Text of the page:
“Even so the last shall be first, and the first last; for many are called, but few are chosen.” [Gospel Mt. 20:16]
These mysterious words of Our Lord become clear when one considers the spiritual meaning of this parable in its allegorical sense. The vineyard is our life in the world where we must strive for the reward of our labours: instead of a denarius for our day’s work, we will gain eternal life. Quoting St. Gregory the Great and St. Augustine, Dom Prosper Gueranger in his book, The Liturgical Life Vol. 4 says that the various hours of the day represent the stages of life: “It signifies the calling given by God to each of us individually, pressing us to labour, during this life, for the kingdom prepared for us. The morning is our childhood. The third hour, according to the division used by the ancients in counting their day at sunrise; it is our youth. The sixth hour, by which name they called our midday, is manhood. The eleventh hour, which immediately preceded sunset, is old age. The Master of the house calls His labourers at all these various hours.” All those called must go at the time when they are summoned as they are not certain that they will be called later. The same happens to us in life: no one is certain that he will live to old age. We need to accept the call to live our faith when we are called. We also need to accept the wage which we are promised. Interestingly, the denarius is a coin comprising ten other coins; so the good Christian must keep the Ten Commandments if he hopes to save his life. Jesus calls all to the kingdom of heaven, but not everyone accepts the invitation. Some who thought that they were special because they came first, may be last; and those who were called last, may be first in the kingdom of heaven.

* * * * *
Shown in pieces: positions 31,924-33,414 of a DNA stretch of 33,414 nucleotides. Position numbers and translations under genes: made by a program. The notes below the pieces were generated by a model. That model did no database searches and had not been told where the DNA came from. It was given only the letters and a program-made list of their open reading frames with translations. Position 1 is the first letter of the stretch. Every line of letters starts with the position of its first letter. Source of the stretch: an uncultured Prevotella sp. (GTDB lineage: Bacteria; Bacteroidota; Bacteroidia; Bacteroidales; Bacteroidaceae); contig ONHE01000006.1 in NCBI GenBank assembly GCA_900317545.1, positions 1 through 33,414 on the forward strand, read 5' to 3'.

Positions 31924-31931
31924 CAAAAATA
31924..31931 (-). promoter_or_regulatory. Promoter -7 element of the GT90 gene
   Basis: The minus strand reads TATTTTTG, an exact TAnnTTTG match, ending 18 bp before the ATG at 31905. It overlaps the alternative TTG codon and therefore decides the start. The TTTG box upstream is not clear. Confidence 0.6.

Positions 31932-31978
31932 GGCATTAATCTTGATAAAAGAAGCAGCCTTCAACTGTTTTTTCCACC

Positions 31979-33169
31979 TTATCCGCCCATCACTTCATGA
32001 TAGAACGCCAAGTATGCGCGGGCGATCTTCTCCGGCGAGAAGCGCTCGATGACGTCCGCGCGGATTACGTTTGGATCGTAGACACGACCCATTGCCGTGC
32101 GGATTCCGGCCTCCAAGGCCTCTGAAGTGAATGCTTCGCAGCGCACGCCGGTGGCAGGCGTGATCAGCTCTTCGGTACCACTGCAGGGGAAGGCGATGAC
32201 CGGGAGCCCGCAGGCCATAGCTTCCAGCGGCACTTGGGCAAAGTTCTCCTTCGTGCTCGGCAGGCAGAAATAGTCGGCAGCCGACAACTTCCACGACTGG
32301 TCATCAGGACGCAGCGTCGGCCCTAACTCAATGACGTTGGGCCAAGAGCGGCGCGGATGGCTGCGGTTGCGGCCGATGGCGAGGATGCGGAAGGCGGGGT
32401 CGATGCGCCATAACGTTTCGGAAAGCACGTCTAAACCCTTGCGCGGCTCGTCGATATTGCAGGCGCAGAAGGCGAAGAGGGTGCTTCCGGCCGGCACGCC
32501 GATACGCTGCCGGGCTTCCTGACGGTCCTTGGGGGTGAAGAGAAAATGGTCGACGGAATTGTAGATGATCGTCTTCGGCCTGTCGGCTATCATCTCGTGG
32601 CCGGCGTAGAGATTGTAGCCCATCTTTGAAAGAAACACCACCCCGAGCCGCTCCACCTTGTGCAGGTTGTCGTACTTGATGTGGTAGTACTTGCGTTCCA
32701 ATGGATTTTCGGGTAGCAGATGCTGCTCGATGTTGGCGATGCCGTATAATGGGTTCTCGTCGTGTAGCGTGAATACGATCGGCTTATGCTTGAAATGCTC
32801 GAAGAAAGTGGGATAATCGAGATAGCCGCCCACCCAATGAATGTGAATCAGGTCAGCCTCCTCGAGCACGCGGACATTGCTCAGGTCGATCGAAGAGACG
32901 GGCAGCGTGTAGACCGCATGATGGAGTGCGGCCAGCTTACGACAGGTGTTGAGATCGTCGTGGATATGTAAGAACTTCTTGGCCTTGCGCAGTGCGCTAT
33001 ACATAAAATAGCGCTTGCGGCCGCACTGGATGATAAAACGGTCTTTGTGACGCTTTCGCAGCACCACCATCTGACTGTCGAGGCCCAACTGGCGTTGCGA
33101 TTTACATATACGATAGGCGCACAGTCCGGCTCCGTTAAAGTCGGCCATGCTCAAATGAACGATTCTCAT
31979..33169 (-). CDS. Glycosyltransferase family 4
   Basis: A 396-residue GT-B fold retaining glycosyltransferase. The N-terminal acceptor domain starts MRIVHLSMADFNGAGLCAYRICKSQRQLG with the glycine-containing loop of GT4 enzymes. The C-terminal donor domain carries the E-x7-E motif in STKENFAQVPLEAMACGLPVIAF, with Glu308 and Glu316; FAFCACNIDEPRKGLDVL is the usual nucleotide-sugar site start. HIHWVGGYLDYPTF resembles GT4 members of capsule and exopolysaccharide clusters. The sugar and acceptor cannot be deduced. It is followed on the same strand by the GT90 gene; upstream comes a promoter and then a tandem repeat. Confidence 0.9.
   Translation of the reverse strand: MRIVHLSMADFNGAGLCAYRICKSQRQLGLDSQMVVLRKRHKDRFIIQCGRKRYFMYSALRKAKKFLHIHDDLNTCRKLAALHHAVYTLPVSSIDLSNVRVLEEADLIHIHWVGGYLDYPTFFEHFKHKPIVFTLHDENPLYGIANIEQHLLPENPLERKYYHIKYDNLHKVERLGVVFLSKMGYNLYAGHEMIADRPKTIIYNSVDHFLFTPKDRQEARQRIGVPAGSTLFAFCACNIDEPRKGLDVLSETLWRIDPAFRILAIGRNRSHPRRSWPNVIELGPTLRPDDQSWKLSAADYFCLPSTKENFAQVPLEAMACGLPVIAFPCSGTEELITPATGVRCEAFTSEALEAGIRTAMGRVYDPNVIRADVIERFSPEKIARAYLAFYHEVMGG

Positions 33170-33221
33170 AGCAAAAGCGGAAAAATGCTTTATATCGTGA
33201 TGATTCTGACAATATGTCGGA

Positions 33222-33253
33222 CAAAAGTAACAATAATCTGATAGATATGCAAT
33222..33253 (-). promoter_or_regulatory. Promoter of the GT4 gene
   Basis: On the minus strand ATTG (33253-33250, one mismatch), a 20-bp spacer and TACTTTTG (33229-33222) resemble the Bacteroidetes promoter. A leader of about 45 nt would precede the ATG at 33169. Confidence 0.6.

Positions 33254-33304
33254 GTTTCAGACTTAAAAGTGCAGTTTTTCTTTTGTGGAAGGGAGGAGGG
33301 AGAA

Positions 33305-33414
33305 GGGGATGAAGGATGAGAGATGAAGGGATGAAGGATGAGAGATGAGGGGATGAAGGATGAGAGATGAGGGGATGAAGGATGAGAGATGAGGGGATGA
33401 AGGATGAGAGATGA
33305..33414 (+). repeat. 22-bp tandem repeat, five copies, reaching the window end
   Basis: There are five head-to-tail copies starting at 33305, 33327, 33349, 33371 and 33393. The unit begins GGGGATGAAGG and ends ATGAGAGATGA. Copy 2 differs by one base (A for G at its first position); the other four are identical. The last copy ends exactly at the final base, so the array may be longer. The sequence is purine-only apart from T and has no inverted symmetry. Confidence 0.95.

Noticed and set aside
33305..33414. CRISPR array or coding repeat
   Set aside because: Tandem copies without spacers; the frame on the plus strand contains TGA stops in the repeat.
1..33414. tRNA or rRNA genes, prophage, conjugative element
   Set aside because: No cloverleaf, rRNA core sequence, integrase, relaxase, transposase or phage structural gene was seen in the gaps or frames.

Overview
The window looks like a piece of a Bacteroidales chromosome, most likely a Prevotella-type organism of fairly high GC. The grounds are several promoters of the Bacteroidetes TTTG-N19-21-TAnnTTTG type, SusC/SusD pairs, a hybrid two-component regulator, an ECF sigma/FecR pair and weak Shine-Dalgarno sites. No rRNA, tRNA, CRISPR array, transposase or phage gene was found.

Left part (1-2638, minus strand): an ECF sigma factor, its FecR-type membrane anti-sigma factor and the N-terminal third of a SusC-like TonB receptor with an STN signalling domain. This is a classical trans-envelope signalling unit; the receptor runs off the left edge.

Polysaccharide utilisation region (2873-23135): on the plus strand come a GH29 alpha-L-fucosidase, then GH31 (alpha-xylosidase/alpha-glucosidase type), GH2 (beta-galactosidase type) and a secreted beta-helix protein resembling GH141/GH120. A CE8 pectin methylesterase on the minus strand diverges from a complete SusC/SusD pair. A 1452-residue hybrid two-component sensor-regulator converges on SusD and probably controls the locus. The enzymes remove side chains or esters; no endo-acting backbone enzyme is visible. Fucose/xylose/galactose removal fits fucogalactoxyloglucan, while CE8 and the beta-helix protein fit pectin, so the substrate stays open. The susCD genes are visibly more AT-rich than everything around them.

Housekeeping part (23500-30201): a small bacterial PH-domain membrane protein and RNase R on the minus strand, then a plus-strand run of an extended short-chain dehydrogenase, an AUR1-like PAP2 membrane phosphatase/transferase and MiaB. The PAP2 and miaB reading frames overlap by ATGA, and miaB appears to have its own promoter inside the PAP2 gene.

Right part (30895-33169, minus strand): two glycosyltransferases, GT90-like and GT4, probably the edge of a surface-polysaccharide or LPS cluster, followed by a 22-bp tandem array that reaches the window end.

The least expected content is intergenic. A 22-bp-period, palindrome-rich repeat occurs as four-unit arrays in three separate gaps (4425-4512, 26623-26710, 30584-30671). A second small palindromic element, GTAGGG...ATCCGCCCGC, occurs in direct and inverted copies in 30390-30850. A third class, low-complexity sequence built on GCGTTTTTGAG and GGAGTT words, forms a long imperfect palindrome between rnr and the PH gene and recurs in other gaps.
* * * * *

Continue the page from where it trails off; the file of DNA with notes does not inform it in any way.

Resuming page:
“Have I not a right to do what I choose? Or art thou envious because I am generous?” [Gospel Mt. 20:15]
When the first labourers came for their wages, they reasoned that they should have a higher wage since they had worked all day. In reality, they were envious of the good fortune of those who worked only part of the day. It seems to be another example of the typical reaction of the Pharisees at Jesus’ generosity to sinners and other non-Jews. Fr. Boylan in “The Sunday Epistles and Gospels,” explains it thus: “The Pharisees were like the early hired workers; they had professed to walk in the ways of the Lord, and for their ‘works of the Law’, they thought themselves fully entitled to demand payment, as wages earned, from God. Against all this outlook the parable is a protest. The Kingdom of Heaven has been offered to all—but in the goodness and mercy of God, and not as a wage definitely earned by work done. Those who might have expected to enter it first of all are likely to be the last to do so, and those whom the Pharisees despised—the ‘people of the land’ and sinners—are among the first to enter the Kingdom.” The Pharisees are the people to whom Jesus often refers in the scriptures who want special favours for being His followers yet they lack His spirit: “’We ate and drank in thy presence, and thou didst teach in our streets.’ And he shall say to you, ‘I do not know where you are from. Depart from me all you workers of iniquity.” Lk. 13: 26-7 Let us be thankful for having been called to be a follower of Christ, and let us wish that all our fellow men would also accept Jesus’ call even if it is at “the eleventh hour”.